• Chris

Exfoliation is Fundamental!

Updated: Aug 7, 2019

An exfoliator is any skin care product that is used to remove the top layer of dead and dulling skin cells in order to brighten the complexion and to fight against the clogging of your pores.  They can be broadly split into physical/ mechanical and chemical.

There are really no hard and fast rules on how often you should exfoliate.  However, if you are just adding this step to your routine it is recommended to start with low frequency and low strength.

  • Frequency - How often you exfoliate per week

  • Strength - Physical abrasiveness or acid/ enzyme concentration  

Once you have started using exfoliation in your routine and have found it beneficial then you may wish to increase the frequency and/or strength of the products you are using.  However, please do this very gradually and do not increase further until you are confident that your skin is responding positively to your current routine. 

Below is a summary of the types of exfoliators you may wish consider incorporate into your routine along with a list of the products we supply.

Physical/ Mechanical Exfoliation

Simply the physical action of something abrasive against the skin. We have tried to order the product types below from gentlest to most abrasive. However, in reality there would be some overlap depending on the exact specification of the product used.

Konjac Sponges

The Konjac potato or Konnyaku is a perennial plant native to Asia and can be found growing wild at very high altitudes. Konjac is naturally 97% water and rich in mineral goodness along with being alkaline (less than pH7), helping to leave the skin perfectly balanced (skin is around pH5.5). They are often infused with ingredients such as clay or charcoal to impart added skin benefits and tailor them to specific skin needs. Simply moisten and rub across the face with or without cleanser. They are very gentle but effective exfoliators, eco-friendly and can each last 2-3 months with proper care.

Flannels and Cloths

When it comes to skin care it is so often the simplest changes that can have the biggest impact on your skin health. Incorporating a cotton/ muslin cloth into your cleansing routine can help to thoroughly remove impurities while also sloughing off dead skin cells. They are effective, relatively inexpensive, and environmentally friendly.

Facial Scrubs

Sugar, oats, seeds, rice powder, husks, nut shells, charcoal. There are an array of different ingredients used as the exfoliating part of a facial scrub. Thankfully plastic microbeads have now been banned. The natural particles used in most of these products tend to be irregularly shaped and whilst effective at exfoliating do have the potential to cause micro-tears in the skin's surface.  Whilst this can have the beneficial impact of boosting collagen production it can be problematic for those with sensitive skin. All of the facial scrubs we provide use very fine grains in order to be on the less abrasive side. However, we believe there are gentler alternatives for those with sensitive skin.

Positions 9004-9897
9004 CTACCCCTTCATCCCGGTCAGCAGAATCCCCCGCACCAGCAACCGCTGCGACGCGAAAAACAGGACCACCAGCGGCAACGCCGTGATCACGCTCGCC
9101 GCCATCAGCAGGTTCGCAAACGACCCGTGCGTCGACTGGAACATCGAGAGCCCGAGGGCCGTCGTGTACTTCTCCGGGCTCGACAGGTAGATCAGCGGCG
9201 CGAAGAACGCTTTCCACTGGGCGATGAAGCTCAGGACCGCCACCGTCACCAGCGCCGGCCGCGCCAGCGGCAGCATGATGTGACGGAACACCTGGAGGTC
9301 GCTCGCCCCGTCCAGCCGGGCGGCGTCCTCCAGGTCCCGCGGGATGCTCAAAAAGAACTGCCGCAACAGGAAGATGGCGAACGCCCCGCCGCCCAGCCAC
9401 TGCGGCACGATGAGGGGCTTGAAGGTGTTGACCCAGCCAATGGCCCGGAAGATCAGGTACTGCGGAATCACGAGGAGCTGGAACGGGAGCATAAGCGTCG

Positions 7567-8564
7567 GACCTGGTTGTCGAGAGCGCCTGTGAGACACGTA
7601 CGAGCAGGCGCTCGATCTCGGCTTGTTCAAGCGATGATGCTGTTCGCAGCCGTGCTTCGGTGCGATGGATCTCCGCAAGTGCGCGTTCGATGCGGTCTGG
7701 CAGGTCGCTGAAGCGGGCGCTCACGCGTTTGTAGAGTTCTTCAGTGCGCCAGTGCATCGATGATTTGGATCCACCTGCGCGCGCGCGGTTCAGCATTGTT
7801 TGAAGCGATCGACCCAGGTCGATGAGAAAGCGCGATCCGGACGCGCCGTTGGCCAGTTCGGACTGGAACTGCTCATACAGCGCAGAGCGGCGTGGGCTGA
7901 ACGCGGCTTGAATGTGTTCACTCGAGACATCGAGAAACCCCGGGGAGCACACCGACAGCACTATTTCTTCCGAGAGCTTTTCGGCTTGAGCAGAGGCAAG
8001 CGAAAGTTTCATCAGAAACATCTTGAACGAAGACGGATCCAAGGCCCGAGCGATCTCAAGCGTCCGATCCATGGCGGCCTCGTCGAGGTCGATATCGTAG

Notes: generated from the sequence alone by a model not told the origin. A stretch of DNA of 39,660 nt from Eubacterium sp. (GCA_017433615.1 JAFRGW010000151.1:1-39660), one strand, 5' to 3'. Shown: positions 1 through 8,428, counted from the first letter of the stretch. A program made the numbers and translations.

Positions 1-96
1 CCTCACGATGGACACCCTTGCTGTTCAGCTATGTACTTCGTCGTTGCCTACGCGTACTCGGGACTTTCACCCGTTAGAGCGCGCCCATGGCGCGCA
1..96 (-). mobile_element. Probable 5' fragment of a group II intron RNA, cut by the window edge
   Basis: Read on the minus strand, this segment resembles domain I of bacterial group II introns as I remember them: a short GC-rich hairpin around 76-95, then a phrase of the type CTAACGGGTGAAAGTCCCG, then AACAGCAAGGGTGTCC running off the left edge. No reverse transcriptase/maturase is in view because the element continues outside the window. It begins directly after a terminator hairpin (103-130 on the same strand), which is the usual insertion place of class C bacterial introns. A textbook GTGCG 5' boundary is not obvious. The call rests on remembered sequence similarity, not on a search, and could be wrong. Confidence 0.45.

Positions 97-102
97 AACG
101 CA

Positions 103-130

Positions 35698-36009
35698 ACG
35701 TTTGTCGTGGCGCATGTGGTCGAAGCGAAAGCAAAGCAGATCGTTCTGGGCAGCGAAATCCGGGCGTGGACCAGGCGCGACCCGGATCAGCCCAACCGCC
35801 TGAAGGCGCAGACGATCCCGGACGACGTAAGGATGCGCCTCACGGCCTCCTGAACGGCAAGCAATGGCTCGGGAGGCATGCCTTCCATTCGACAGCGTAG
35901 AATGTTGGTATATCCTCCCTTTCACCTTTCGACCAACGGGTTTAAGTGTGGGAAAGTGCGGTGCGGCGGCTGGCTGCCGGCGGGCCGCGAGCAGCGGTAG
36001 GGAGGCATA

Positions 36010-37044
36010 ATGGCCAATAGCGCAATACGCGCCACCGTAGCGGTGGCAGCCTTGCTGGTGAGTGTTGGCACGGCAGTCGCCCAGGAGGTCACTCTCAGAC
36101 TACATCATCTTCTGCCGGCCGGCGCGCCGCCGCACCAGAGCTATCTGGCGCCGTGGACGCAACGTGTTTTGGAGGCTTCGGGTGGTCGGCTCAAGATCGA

Chemical Exfoliation

Alphahydroxy Acids (AHA)

AHAs are acids derived from fruits, nuts, milks and sugars. They help promote corneocyte discohesion (cell desquamation) and break down the bonds between the desmosomes, which allow for easier exfoliation of dead surface cells. It can be thought of as loosening the glue that holds the skin cells together. The following are different sources of AHAs:

Glycolic Acid

Glycolic Acid is derived from Sugar
Glycolic Acid is derived from Sugar

Derived from sugars and one of the most common AHAs. It is appealing due to its small molecular size and multi-functional approach on the skin. It is effective at controlling sebum production.

Lactic Acid

Lactic Acid is derived from Milk
Lactic Acid is derived from Milk

Derived from milk and sugars. It is probably the second most common of the AHAs. It is considered to be a gentler alternative to glycolic acid due to its larger molecular structure. Lactic acid not only helps soften rough skin by breaking the bonds of the desmosomes, it is also an antimicrobial that is being seen more often as a preservative in natural products. This acid can also increase hydration, inhibit pigment and adjust pH.

Citric Acid